A ridiculously optimistic history of the next decade

The second cultural trend of the decade was the rise of the urban church. Suburban megachurch attendance fell, because the pastors had disgraced themselves under Trump. But suddenly there was a surge in church plants in places like Brooklyn, Washington, D.C., Chicago and San Francisco, as highly educated people found homes for their spiritual longings.

The churches were liturgically highly charismatic (Bethel music) and highly universalistic and intellectual (Richard Rohr). Their politics were an odd mix — pro-L.G.B.T.Q., pro-life, active on climate change, pro-animal rights (one of the signature moral causes of the decade). The religious left gained on the religious right.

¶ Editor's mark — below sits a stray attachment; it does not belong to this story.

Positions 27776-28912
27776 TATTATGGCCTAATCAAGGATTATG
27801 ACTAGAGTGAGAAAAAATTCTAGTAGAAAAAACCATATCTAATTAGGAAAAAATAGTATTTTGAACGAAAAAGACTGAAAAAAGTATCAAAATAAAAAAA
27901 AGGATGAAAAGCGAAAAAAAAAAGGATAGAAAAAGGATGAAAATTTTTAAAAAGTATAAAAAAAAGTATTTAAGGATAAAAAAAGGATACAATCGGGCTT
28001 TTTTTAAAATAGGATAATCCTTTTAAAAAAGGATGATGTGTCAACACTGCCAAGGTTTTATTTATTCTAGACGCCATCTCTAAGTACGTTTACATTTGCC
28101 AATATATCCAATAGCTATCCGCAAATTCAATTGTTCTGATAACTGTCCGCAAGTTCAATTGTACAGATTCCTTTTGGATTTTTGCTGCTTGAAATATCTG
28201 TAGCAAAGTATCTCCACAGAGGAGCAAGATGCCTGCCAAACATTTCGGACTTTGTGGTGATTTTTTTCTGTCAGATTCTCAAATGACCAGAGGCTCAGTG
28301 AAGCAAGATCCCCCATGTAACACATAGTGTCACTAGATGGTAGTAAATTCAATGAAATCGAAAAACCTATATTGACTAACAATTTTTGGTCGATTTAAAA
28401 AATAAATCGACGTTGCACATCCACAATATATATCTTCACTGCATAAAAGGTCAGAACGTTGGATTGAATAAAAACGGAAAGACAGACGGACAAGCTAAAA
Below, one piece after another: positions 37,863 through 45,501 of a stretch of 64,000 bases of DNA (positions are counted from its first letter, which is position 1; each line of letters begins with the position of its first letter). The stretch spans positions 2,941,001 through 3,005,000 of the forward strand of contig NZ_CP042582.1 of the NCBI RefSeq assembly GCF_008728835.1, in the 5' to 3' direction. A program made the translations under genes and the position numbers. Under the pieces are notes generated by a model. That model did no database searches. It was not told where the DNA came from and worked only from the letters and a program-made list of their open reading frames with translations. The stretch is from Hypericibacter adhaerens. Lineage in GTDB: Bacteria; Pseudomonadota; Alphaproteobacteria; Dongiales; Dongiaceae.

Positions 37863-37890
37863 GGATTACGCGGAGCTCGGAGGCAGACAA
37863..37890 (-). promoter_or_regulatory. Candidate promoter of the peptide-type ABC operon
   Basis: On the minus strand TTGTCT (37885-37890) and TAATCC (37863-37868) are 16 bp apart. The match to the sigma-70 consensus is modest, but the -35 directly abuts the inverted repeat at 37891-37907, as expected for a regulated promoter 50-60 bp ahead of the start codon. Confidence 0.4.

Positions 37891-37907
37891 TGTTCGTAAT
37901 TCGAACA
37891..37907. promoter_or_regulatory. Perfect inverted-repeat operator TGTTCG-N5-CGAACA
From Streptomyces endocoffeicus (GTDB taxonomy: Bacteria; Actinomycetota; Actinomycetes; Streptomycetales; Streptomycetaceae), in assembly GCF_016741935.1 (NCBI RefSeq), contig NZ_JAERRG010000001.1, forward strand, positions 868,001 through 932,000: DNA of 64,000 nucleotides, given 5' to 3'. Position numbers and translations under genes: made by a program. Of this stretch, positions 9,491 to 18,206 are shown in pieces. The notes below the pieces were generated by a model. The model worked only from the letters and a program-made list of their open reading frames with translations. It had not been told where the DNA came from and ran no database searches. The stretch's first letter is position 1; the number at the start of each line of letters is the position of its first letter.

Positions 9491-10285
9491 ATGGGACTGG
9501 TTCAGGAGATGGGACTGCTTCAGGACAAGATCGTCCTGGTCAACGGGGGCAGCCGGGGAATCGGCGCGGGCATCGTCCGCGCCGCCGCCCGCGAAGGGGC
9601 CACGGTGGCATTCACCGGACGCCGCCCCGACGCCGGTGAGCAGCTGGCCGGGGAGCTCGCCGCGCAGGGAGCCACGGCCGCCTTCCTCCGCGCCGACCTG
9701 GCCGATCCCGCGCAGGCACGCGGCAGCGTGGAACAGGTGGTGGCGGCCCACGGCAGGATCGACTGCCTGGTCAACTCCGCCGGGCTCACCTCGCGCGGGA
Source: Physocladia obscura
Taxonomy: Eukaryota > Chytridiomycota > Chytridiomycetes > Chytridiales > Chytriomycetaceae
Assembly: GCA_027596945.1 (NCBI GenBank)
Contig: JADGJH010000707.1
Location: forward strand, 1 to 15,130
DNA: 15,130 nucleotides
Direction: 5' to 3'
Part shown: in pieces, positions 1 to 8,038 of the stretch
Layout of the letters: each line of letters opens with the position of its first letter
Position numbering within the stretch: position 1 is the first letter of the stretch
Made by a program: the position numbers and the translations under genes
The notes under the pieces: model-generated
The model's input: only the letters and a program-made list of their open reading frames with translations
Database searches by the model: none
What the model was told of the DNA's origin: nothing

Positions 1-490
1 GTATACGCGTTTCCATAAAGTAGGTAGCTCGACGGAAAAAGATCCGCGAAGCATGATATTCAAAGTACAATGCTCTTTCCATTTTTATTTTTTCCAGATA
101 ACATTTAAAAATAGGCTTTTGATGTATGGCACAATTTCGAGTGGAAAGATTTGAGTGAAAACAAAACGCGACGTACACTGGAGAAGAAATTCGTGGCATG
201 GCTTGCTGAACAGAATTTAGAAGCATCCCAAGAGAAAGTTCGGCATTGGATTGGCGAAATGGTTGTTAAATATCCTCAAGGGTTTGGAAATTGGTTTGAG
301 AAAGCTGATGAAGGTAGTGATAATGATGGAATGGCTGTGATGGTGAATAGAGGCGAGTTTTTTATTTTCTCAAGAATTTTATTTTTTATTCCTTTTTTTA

At the same time, the racial justice conversation went intimate. America is involved in a multigenerational process of truth and reconciliation. In the teens, the truth-telling had generally revolved around historic events — slavery, lynching, redlining. In the 2020s, a series of writers, artists and directors gave us vivid descriptions of the subtleties of contemporary black life.